"My position is that I am not really inclined to comment on this case," says assistant state attorney Stephen Siegel, who tried Wilson. "I don't think there is anything I can say one way or another to justify the prosecution or answer the critics' questions."
Still, Siegel says he went forward in good faith. "As a prosecutor, I believe in a good-faith reasonable expectation of truth and proof beyond a reasonable doubt. What I'm trying to say is that as a prosecutor, you adhere to a standard before you charge someone with a crime."
Asked about the inconsistencies in witnesses' statements from before the trial and then during their actual testimony, Siegel referred questions to Sheriff's Office and Fire Marshal investigators.
Clayton says she felt terrible for her client, and was glad news of his acquittal would be made public soon. She says that he suffered while he was in jail because he was not allowed to get rehabilitation for his shoulder, which he needed after the surgeries. Even going to court was excruciating because he had to wear a coat.
"He had trouble putting on his coat, it was hurting so bad," Clayton says.
Perhaps the most painful, or poignant, moment for her happened when the verdict was read. "He just broke down and cried," Clayton says. "It was the saddest thing I have ever seen."
Folio Weekly was unable to locate Ryan Wilson for comment for this story. Some acquaintances say that after he was acquitted, he bought a plane ticket and flew to New York to stay with relatives. Others say he's still in the Nassau County area.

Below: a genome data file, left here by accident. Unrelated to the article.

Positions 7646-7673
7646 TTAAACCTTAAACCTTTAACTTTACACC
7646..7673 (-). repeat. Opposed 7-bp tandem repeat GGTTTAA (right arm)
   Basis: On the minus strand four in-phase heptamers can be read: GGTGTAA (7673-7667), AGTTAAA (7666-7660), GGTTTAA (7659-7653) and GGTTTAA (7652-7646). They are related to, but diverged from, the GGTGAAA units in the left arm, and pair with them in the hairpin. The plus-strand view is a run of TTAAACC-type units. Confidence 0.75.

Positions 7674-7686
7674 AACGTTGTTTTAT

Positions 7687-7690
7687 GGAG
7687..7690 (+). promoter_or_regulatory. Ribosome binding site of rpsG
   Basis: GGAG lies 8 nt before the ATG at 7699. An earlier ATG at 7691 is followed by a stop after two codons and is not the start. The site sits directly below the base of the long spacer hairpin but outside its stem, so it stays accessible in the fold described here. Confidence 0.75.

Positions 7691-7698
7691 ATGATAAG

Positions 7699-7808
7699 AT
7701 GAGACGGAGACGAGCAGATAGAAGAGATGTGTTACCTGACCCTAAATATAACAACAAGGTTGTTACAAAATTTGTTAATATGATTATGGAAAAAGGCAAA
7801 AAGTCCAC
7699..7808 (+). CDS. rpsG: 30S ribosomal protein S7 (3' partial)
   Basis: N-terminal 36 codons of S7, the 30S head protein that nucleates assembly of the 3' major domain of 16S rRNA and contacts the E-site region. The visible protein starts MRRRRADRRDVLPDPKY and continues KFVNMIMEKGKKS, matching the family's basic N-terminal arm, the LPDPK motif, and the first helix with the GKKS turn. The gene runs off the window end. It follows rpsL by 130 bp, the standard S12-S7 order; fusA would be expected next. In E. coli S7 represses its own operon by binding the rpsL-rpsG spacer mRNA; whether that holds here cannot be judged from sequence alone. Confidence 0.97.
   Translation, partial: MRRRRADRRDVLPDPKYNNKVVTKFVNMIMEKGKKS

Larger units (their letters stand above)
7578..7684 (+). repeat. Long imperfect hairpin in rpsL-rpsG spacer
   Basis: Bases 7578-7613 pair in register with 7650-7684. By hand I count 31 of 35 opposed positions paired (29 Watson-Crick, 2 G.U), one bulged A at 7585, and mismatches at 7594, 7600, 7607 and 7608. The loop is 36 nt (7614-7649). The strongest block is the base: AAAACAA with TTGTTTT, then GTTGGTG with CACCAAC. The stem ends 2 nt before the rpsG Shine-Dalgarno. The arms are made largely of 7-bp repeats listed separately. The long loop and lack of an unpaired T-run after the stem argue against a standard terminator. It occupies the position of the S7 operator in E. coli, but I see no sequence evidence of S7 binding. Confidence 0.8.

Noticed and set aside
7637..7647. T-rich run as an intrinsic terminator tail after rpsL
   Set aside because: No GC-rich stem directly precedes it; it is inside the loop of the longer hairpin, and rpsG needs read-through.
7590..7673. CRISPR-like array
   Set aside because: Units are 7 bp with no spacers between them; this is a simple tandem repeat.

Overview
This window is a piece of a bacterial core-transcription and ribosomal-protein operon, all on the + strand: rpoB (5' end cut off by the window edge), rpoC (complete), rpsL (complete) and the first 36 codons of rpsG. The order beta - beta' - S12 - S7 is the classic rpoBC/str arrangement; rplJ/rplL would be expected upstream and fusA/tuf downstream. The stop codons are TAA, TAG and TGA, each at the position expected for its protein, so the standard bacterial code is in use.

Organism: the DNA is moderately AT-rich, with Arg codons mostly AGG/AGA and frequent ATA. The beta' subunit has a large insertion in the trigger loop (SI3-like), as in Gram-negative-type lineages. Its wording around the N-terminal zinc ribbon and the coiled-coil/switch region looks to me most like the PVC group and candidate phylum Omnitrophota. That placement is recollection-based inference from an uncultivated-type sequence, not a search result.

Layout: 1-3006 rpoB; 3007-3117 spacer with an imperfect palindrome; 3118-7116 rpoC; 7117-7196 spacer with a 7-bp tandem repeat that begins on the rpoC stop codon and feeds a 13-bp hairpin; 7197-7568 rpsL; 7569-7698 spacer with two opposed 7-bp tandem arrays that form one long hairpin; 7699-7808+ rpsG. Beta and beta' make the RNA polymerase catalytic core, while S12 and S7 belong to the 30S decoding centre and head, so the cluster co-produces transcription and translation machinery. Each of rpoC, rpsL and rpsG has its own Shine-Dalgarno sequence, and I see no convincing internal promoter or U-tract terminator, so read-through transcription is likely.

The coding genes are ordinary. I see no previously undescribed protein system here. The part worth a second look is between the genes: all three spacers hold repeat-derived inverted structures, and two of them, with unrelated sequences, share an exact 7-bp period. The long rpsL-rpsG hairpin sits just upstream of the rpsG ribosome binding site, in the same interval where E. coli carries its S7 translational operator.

"He's with his people," Wilson's aunt, Ruthie Mae Brown, says. "I don't know. He might be in Fernandina Beach, but I know they [Eastwood Oaks management] put his stuff out on the street."
Brown says she and Wilson, her deceased sister's son, did not get along because of a long-standing feud, but she is glad he was found not guilty. "Yeah, I'm glad he got off, and though he don't get along with me, the jury found him not guilty. I agree he was railroaded, but the law is the law."
While the jury's lightning-fast repudiation was no doubt embarrassing for the prosecutors and police who sought to put Wilson behind bars for as much as 30 years, Undersheriff Lueders points out that after Wilson's arrest, the arsons stopped. "That's one thing that's interesting," he says.
The police, Lueders adds, consider the case dormant. They're not looking for other suspects. "There's not really anything we can do about it," he says. Moreover, neither the sheriff's office nor prosecutors are investigating whether Goodman's testimony constituted perjury.
Higginbotham says Eastwood Oaks residents were stunned at the verdict, and began to wonder again if someone is still out there waiting to set more fires.
"Really, people were surprised when we found out it wasn't Ryan," Higginbotham says. "They're, like, ‘If he didn't do it, who did it? Is this going to happen again?'"